Then, on the uncoated surface of the same polyester film, the ink for forming a protective layer of the aforedescribed composition was applied in a coating quantity of 5 g/m2 (solid content basis) by a gravure coating method to form layers of a width of 30 cm at intervals of 120 cm, which were then dried. Over these protective layers, the adhesive layer forming ink of the aforedescribed specification was applied to form a coat in a coating quantity of 1 g/m2 (solid content basis). This coat was dried thereby to form a protective layer. Thus, a composite transfer film on which receptive layers, dye layers, and protective layers were formed in sequence was prepared.

With the use of the above described composite transfer film, an image was formed similarly as in Example 1 on an ABS resin sheet (188 μm) for cards as a print sheet, whereupon a similar effective result was obtained.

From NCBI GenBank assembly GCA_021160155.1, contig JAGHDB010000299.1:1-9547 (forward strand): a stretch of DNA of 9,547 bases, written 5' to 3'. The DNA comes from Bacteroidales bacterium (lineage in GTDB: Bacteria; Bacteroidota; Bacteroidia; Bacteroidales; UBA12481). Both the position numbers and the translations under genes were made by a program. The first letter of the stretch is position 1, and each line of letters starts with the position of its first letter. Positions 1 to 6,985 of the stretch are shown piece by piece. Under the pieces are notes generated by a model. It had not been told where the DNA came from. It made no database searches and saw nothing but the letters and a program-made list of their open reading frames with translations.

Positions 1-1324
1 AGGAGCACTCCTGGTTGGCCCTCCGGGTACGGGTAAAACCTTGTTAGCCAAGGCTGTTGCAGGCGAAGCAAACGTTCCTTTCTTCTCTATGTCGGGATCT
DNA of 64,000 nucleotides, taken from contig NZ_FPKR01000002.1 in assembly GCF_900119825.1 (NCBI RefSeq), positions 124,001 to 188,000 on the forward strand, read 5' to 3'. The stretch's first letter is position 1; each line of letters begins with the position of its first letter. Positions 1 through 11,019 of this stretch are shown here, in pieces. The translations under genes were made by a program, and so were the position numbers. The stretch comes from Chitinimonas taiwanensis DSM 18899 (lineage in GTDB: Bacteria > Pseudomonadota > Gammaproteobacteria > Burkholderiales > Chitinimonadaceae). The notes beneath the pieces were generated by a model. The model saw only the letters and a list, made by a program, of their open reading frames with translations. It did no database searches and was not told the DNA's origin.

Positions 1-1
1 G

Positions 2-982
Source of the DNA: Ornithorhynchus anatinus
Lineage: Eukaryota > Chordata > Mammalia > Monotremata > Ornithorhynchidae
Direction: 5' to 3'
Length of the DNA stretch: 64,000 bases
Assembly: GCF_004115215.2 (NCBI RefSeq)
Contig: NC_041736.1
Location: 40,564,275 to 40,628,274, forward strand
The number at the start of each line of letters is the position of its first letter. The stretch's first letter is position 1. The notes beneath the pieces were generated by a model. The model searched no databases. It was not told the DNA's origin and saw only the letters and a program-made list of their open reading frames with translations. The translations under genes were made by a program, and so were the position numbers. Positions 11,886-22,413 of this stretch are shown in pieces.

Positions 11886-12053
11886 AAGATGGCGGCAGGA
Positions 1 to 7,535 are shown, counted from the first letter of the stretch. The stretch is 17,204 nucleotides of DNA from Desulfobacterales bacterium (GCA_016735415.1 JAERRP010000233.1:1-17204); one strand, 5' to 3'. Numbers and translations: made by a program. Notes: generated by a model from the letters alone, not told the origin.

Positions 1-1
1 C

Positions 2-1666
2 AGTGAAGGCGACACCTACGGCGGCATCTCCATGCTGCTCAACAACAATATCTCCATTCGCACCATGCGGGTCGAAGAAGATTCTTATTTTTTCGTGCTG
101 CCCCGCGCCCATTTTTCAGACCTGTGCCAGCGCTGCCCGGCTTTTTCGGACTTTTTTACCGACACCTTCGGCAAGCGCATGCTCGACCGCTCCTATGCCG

According to the present invention as described above, the quantitative rate at which thermal energy is imparted to the dye-receptive layer transfer film and/or a protective layer transfer is essentially decreased with the elapse of time. By this technique, a uniform receptive layer and/or a protective layer can be transferred even when the printer is operated over a long time.